"Bull markets are born on pessimism, grow on skepticism, mature on optimism, and die on euphoria. The time of maximum pessimism is the best time to buy, and the time of maximum optimism is the best time to sell."

-- Sir John Templeton

Don't you wish you could go back to 2002 and invest when the S&P 500 reached the bottom of the last bear market? It would be nice. But it would have taken some courage to pull the trigger at the time.

See, according to the CBOE Volatility Index (VIX), 2002 was a very scary year for investors. Often referred to as the "investor fear gauge," the VIX measures expected market volatility over the next month; a value above 30 indicates market pessimism, and anything below 20 shows market optimism.

As we know, the S&P 500 doubled from October 2002 to October 2007, and investor confidence once again reigned supreme. Recently, things have taken a turn for the worse, following the fire sale of Bear Stearns (NYSE: BSC), questionable actions by the Federal Reserve, and a continued housing slump.

These developments, taken with mounting concerns about a recession, may end up making 2008 the scariest market of the past six years. So far at least, the VIX seems to confirm an increasing level of investor fear:


VIX Daily Average

Total Return of S&P 500

2008 (ytd)





















Source: Yahoo! Finance, as of March 28.

Time to test your resolve
In scary markets like this, it's never easy to muster up the courage to invest. CNBC is dropping the "r" word (recession) at least 20 times per hour and the Bear Stearns collapse is on the lips of common shoe-shiners across the country. Unfortunately, succumbing to this fear results in suboptimal returns.

Great investors like Sir John Templeton, on the other hand, have the foresight to add money in pessimistic markets.

In 1939, on the cusp of World War II, Templeton invested in the most beaten-down stocks in the most beaten-down market of his era. He famously borrowed money to buy 104 U.S. stocks trading for less than $1 a share. What's even more amazing is that more than 30 of those stocks were already in bankruptcy. Talk about investing at the point of maximum pessimism!

Templeton undoubtedly caught some flack from his friends. But he ultimately got the last laugh. Templeton had quadrupled his money four years later, and only four of the stocks ended up being worthless.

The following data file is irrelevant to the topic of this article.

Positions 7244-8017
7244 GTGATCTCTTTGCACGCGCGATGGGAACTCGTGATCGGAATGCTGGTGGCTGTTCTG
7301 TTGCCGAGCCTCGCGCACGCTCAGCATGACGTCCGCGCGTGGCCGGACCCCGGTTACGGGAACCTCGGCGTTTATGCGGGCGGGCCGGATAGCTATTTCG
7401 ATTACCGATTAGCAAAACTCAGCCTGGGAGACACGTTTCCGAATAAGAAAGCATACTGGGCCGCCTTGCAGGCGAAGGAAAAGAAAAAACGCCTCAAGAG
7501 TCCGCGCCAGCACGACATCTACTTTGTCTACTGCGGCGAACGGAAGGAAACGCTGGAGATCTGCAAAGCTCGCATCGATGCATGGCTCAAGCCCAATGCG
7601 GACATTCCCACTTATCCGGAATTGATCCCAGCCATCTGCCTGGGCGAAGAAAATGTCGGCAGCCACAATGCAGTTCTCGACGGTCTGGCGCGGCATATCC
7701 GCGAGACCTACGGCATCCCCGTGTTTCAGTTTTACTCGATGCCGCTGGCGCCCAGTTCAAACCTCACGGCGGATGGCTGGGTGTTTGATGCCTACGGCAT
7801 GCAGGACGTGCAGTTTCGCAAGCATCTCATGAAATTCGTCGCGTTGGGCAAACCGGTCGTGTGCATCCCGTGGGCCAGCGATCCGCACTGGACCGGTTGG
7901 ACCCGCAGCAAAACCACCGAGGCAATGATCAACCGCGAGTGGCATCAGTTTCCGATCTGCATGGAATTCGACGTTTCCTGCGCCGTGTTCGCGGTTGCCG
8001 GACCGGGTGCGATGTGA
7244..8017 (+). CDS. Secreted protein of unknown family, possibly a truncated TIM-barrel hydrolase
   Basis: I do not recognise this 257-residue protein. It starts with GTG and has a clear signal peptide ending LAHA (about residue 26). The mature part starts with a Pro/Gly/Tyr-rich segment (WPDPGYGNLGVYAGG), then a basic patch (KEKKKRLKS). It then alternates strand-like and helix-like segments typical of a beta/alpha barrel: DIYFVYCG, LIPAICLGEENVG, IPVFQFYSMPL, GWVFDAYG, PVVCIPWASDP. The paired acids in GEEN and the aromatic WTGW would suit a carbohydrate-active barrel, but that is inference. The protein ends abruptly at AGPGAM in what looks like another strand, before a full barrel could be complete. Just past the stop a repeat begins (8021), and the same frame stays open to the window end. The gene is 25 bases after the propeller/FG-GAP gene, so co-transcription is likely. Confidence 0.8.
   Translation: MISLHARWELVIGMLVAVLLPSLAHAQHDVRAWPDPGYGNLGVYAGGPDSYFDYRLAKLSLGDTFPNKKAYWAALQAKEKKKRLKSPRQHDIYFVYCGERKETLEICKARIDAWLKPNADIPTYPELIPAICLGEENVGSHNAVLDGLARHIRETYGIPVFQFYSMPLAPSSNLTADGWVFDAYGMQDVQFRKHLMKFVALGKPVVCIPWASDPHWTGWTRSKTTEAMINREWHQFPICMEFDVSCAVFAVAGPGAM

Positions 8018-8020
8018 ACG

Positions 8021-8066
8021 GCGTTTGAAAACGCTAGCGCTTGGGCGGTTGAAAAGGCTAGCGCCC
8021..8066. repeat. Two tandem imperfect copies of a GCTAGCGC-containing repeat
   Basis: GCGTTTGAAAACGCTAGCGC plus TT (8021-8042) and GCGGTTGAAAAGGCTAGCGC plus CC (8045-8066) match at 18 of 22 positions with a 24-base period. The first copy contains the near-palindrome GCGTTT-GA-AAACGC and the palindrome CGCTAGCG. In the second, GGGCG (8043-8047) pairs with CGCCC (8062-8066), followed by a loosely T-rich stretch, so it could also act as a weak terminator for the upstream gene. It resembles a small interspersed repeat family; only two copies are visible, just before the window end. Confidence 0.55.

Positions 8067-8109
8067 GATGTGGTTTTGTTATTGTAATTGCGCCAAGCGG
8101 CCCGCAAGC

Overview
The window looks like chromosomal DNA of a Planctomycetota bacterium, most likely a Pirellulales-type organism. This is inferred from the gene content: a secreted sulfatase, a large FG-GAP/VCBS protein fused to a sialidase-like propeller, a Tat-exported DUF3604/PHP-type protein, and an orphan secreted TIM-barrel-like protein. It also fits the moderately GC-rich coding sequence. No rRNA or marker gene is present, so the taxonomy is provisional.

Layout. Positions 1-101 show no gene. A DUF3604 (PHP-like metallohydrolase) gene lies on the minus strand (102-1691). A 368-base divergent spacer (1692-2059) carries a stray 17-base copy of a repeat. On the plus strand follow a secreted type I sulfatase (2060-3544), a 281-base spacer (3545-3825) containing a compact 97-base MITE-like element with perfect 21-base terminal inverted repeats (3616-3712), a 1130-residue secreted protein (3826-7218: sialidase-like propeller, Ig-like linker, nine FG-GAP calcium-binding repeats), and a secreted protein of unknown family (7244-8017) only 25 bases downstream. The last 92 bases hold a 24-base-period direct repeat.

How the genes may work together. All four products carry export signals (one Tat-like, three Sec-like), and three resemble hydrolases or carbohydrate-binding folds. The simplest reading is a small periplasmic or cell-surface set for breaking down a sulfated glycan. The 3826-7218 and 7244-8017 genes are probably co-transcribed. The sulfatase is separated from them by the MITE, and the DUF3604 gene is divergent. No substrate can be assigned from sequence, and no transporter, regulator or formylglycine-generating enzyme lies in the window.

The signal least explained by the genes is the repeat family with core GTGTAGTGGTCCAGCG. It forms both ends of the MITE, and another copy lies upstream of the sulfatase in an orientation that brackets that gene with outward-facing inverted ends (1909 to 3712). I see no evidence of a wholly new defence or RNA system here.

Finding today's values
Granted, the current market outlook is nowhere near as bleak as it was after 10 years of deep economic depression and with a war looming, but the major lesson still rings true: Buy when market sentiment is most negative.

One place to begin your search for today's values is the list of stocks that have recently hit new 52-week lows. For instance:


Current Share Price

52-Week Range

SunTrust Banks (NYSE: STI)



Delta Airlines (NYSE: DAL)



Micron Technology (NYSE: MU)



USANA Health Sciences (Nasdaq: USNA)



Hansen Natural (Nasdaq: HANS)



Pfizer (NYSE: PFE)



Source: Yahoo! Finance, as of March 28.

While some of these stocks may have deserved their haircut, negative market sentiment may have exacerbated their declines into value territory, thus creating potential buying opportunities.

It's time for a pep talk
In scary markets like this, it's best to tune out the fear-mongering talking heads on TV and focus on finding beaten-down stocks with strong business fundamentals like free-cash-flow generation, market share expansion, and quality management.

This was the tack taken by Fool co-founder Tom Gardner in the December 2007 edition of Motley Fool Stock Advisor, when he rerecommended debt-rating agency Moody's to subscribers. 2007 had been a rough year for Moody's, and the stock's value was nearly cut in half. Despite widespread market pessimism, Tom confidently explained his investment thesis:

You may be thinking that I'm losing it around here; I'm recommending a company tied to the U.S. mortgage industry! But here's the gist: Of the 35 stocks on my side of the scorecard, I believe Moody's gives us the best shot at smashing the market over the next five years. Over the next five months? Perhaps not. ... I'm focused on your portfolio in 2012 and beyond, and I know Moody's is a stock you'll want to own.

While this pick has yet to prove itself, Tom has a good track record with Moody's. In fact, it was his first Stock Advisor recommendation during the scary market of April 2002. Even factoring in Moody's nosedive over the past year, the pick is still up 74% for subscribers.

Taken together, Stock Advisor recommendations are up 50% since the newsletter's inception in 2002, versus 14% for like amounts invested in the S&P 500. If you'd like to learn more about the Stock Advisor service, a 30-day free trial is on us. To take advantage of the offer, click here.

Fool contributor Todd Wenning watches Band of Brothers when he needs some inspiration. He does not own shares of any company mentioned. Pfizer is a Motley Fool Inside Value and Income Investor pick. Moody's is a Stock Advisor and Inside Value recommendation. The Fool's disclosure policy serves in a company of Fools.